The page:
Daily variations in the strength of the Pacific high result in variations in the depth and coverage of the marine layer, which typically thickens and advances inland during the night and early morning hours, before retreating to the sea or "burning off" to hazy sunshine around midday. Surface pollutants trapped under the marine inversion result in smog--the infamous L.A. mixture of smoke and fog.
Due to the dominance of the stable marine layer, significant precipitation is rare between May and October. Any rain that does occur at this time of year is usually the result of isolated thunderstorms associated with subtropical moisture.
During the remainder of the year--from November through April--the eastern Pacific high pressure ridge is displaced and Los Angeles finds itself on the southern margins of the northern hemisphere polar jet stream. With cold air aloft, the marine layer breaks down and is no longer dominant. Pacific storms, sometimes fed with subtropical moisture, often push cold fronts across California from northwest to southeast. These storms and frontal systems account for the vast bulk of the area's annual rainfall. Such rainy season storms are migratory, with wet and dry periods alternating during the winter and early spring with considerable irregularity in timing and duration.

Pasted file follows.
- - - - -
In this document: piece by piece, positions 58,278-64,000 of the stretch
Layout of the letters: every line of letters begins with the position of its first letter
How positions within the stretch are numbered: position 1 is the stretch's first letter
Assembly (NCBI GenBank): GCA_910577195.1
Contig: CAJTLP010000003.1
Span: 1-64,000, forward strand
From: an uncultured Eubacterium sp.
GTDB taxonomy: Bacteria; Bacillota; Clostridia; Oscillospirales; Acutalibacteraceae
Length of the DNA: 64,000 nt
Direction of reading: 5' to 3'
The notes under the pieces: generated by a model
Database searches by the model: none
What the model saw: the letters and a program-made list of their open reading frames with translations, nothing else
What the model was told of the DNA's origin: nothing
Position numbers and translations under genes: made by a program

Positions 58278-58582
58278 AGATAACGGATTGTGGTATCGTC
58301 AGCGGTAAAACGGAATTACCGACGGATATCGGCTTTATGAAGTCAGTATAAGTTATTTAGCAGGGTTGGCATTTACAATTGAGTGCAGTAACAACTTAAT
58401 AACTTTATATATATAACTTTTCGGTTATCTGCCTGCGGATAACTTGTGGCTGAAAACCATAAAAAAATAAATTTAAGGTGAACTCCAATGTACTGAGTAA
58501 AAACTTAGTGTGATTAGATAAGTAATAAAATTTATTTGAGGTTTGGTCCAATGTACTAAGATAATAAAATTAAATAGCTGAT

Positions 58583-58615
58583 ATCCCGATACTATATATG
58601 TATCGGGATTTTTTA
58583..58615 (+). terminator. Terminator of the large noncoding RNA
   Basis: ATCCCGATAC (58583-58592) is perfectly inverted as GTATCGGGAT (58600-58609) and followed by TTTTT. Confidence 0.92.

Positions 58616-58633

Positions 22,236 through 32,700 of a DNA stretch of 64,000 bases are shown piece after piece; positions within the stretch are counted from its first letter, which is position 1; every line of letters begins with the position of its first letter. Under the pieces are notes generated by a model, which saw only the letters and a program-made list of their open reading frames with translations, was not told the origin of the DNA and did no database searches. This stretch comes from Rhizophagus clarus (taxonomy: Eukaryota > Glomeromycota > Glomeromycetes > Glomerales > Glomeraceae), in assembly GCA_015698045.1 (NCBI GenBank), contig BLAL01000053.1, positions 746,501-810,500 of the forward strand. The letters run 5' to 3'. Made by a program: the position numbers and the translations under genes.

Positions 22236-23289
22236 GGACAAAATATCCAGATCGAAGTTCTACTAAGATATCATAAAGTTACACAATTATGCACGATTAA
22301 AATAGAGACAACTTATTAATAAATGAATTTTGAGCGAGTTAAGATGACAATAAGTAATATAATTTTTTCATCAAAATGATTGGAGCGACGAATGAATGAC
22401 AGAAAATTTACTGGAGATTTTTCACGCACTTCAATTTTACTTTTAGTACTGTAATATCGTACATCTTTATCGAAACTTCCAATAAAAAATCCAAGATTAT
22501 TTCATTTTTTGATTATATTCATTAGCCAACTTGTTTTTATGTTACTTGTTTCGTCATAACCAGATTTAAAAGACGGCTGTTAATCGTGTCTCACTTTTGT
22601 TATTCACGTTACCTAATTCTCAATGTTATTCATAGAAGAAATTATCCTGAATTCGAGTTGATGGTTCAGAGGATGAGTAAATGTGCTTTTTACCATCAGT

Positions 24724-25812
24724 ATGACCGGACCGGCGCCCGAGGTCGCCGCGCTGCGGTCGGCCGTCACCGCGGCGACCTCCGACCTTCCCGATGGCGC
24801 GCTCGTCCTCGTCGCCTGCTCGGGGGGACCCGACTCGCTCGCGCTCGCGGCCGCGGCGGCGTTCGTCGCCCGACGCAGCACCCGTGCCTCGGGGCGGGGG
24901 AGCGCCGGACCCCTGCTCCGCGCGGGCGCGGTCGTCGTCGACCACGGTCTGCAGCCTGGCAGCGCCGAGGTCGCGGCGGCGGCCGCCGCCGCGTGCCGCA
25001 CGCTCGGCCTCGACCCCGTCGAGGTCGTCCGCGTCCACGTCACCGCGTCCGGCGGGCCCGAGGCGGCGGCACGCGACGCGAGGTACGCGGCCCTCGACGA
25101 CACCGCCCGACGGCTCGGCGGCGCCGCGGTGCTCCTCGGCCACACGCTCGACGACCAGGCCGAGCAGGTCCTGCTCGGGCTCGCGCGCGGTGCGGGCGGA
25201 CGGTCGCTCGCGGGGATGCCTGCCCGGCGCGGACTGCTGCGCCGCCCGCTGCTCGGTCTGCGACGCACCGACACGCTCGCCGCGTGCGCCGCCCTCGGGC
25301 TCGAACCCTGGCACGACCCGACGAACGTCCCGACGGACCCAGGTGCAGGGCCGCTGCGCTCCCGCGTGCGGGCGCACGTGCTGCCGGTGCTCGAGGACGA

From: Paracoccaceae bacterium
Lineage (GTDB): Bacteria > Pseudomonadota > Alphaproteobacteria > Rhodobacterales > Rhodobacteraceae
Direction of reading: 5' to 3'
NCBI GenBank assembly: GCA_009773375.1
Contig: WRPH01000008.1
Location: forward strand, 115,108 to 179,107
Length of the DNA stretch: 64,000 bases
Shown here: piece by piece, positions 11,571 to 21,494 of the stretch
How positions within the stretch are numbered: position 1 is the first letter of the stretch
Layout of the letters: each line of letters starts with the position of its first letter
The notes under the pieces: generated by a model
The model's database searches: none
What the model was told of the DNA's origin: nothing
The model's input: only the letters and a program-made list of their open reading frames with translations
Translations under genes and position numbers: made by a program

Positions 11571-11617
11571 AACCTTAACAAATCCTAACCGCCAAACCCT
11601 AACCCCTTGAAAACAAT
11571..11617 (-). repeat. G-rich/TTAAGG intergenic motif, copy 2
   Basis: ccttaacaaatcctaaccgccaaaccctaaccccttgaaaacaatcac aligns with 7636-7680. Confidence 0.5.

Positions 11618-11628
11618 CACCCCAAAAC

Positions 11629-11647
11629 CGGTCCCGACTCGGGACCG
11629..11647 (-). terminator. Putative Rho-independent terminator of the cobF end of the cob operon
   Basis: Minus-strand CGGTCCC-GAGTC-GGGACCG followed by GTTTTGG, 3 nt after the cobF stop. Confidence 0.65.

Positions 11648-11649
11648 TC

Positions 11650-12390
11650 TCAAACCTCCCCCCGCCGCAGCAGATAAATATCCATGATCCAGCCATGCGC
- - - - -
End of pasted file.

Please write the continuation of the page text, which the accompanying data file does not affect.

Average annual precipitation for the Los Angeles area is highly variable and terrain-dependent, ranging from twelve inches at the ocean to about twice that in the foothills. At downtown Los Angeles, the average seasonal rainfall is 14.77 inches. The annual average high temperature for the city is 75F, while the average low is 57F.
Winds are generally light, with frequent afternoon sea breezes of 10 to 15 miles per hour. While severe weather is uncommon, strong offshore winds, known as Santa Anas, can reach hurricane strength below passes and canyons. Also, passing winter storms can bring southeast winds to gale force. However, for the most part, damaging winds tend to be rare, or highly localized.
2.THE CITY OF LOS ANGELES:
A BRIEF HISTORY
[We found] a delightful place among the trees on the river. There are all the requisites for a large settlement.
--Fr. Juan Crespi
August 2, 1769
Perhaps no city in modern times has been so universally envied, imitated, ridiculed, and, because of what it may portend, feared.
--Encyclopedia Britannica, 1997
Less than 250 years ago, a primitive aboriginal village near the center of an obscure coastal plain on the west coast of North America was visited for the first time by European colonials. That agreeable Spanish campsite is now called Los Angeles. Today, the city has a population of 3.5 million people in an area of 464 square miles--extending from the south coast port of San Pedro through the sprawling San Fernando Valley to the northwest.
The Los Angeles metropolitan district, the second largest in the United States, is home to almost nine million people. The Los Angeles/Long Beach seaport is by far the largest in the United States, and the third largest in the world. In fiscal year 1997, the value of shipping imports through this busy seaport amounted to $80 billion. Los Angeles International Airport (LAX) moves more air cargo than any airport in the country--ranking third in the world in that category. If the Greater Los Angeles Area were an independent nation, it would have the world's twelfth largest economy.